The fall conference season has started in full earnest and one of my first stops this year was the National Association of States United for Aging and Disabilities (NASUAD) Home and Community Based Services (HCBS) Conference. For those of you unfamiliar with the group, NASUAD represents the nation’s 56 state and territorial agencies on aging and disabilities and supports visionary state leadership by sharing resources, convening learning opportunities, and providing other technical assistance. This year’s conference focused on HCBS and provided attendees with insight into the national HCBS program as a whole, the various implementation strategies that have been employed across the country, and in many cases the trials and tribulations that come with implementing program models of this type.
One Size Does Not Fit All
The HCBS program is complex in many ways. It offers opportunities for states, along with individual service providers, to create powerful systems of care and program models that otherwise would not be possible. We’ve discussed some of our thinking around HCBS on our blog, in webinars, and in conference presentations all over the country. As we know, one size does not fit all when dealing with HCBS programs, for each state has the ability to design a service package for its specific service areas, population needs, and geographic areas.
At this year’s conference, I attended sessions focused on three particular areas: (1) HCBS, (2) Medicaid and (3) Alternative Payment Models (in particular Value-Based Payment models). Although I have spent many years working with Medicaid and HCBS, there is still much to learn. Here are a few of my takeaways from spending three days with state leadership, providers from across the country, advocates, and service participants.
HCBS can create tremendous benefits for a service delivery system. Despite the inherent complexities that come from any Federal program with such a broad spectrum of services, a well developed array of HCBS services that complement and support State Plan Options will have a profound impact on the lives of those receiving services. The focus of these services on more than just symptoms and a disability can create the ability to target social determinants of health outcomes in an achievable, affordable way.
In one presentation given by various state leaders and providers of HCBS services, we heard how, despite the potential and vast experience across the country with HCBS services, creating a model to meet the needs of a particular population in a specific state, and ensuring these services are accessible to individuals, must be a state by state endeavor. A representative from the Tennessee HCBS contingency explained the Tennessee model contains some aspects that could be used as a guide for creating a comprehensive HCBS waiver program in other states, but each state is unique. For example, it’s important to incorporate a level of awareness in plans to ensure already overtaxed state agency administrations are not overburdened. In other words, plans must consider local constraints and challenges. In addition, while an emphasis on the use of technology as a powerful tool to ease administrative burden and allow for easier monitoring of program success should be paramount in every state, each state’s population, needs, and plans are unique and thus technology should be adaptable. You need a system that is flexible, dynamic and easy to adapt as changes arise.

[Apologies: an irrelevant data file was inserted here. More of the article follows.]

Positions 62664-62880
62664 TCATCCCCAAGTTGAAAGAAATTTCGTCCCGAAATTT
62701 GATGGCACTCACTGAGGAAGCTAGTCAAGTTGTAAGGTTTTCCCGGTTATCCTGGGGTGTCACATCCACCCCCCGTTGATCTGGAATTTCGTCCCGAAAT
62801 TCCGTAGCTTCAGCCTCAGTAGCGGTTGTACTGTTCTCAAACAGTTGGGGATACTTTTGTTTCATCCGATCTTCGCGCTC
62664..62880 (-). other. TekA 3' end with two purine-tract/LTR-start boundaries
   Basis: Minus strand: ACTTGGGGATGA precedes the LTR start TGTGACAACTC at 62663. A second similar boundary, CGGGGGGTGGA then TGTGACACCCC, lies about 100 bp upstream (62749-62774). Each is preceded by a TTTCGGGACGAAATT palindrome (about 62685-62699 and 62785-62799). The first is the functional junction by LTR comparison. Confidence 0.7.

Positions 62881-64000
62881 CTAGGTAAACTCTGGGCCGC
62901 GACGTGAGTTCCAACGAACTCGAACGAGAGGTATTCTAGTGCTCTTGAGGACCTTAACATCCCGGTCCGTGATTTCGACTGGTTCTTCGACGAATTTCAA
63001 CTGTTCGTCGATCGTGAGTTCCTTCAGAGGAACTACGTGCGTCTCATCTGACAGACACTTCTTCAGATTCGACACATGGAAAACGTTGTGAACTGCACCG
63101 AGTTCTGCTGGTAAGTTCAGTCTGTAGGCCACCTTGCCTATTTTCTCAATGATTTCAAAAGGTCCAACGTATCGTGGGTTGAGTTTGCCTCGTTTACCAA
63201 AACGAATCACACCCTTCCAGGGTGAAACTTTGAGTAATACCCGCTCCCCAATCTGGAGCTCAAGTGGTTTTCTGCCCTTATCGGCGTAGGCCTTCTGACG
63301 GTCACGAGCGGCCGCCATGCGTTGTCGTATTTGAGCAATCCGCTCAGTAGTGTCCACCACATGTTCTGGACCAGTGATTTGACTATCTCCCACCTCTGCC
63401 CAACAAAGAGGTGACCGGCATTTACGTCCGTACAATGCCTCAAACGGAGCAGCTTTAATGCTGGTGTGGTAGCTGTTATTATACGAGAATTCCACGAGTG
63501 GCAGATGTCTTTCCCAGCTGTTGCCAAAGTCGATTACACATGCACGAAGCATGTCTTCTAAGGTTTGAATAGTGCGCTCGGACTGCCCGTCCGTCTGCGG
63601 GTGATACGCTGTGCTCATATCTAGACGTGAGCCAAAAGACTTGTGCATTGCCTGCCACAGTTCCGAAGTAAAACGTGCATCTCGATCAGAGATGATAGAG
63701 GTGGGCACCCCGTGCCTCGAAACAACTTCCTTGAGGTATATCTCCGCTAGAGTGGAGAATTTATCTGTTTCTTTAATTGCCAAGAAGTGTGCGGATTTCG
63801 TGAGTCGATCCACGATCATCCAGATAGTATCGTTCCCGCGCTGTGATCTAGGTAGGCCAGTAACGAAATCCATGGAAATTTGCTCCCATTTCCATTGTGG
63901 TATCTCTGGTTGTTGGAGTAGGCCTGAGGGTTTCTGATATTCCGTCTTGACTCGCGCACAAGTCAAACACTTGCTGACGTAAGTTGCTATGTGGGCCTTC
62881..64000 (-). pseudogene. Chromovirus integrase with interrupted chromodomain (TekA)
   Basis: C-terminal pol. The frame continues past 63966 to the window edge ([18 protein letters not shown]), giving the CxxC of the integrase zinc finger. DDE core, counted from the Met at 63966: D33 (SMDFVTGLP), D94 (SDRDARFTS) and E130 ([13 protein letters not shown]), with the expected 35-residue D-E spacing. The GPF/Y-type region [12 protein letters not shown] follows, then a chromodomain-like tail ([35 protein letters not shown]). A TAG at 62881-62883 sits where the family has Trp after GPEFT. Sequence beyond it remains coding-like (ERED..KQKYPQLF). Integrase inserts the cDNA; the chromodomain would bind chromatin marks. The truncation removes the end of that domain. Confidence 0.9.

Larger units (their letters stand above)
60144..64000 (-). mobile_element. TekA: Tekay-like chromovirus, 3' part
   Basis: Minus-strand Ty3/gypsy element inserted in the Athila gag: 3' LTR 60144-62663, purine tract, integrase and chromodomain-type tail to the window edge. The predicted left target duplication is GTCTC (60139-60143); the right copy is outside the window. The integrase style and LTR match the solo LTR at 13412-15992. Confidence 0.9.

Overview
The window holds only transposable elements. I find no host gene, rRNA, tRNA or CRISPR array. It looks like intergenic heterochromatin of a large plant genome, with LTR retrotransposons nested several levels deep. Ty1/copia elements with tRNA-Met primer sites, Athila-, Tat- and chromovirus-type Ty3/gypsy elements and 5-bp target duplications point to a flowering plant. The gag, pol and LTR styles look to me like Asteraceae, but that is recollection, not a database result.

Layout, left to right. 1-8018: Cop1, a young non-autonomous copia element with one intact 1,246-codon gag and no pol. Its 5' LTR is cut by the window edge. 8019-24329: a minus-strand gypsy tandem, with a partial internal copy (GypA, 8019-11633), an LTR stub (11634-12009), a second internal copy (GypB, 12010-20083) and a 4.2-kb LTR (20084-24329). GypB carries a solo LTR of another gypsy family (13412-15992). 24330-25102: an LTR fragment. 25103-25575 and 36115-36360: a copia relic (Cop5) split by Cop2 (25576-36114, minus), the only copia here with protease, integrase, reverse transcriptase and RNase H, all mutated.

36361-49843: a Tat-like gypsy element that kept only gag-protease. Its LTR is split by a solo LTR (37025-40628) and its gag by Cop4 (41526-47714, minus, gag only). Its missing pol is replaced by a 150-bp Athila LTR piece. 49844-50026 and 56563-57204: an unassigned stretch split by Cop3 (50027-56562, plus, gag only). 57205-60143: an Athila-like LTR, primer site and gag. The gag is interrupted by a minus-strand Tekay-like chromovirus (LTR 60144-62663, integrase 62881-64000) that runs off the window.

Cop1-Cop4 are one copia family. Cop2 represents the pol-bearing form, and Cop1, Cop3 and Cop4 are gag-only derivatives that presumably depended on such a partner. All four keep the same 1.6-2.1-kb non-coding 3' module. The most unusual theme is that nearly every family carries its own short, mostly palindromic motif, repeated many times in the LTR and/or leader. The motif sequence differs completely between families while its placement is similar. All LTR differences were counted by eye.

Representations from the Centers for Medicare & Medicaid Services (CMS) spoke about the Final Rule and how it creates an opportunity to ensure the highest degree of community integration of services possible. While the Final Rule is a critical component of the new HCBS rules, it also highlights the improved focus on a person-centered planning approach. This emphasis is a huge boost to those individuals who want to take control of their own services. Regulations that govern the various waivers provide greater flexibility in developing programs and allow for more opportunity for self-directed services.
Finally, another theme from the NASUAD HCBS conference, which is something I continue to emphasize in my own presentations, highlighted the continued push toward a value-based payment model, one in which emphasis is placed on paying service providers for outcomes and value rather than volume and stagnation. Throughout the country, alternative payment models continue to be explored. Foothold customers are experiencing this first hand and in this era of change at the federal, state and provider level they know it will take strong healthy agencies who have the ability to adapt and manage change to thrive and succeed. They know good data and good reporting can provide an agency the stability and accountability it needs. Information will be key to an agency’s success, and outcome information that is accurate and easily accessible at all levels of an organization is essential. Unfortunately, agencies that do not operate efficiently, and those who do not use tools like electronic record keeping are not likely to survive in the new marketplace.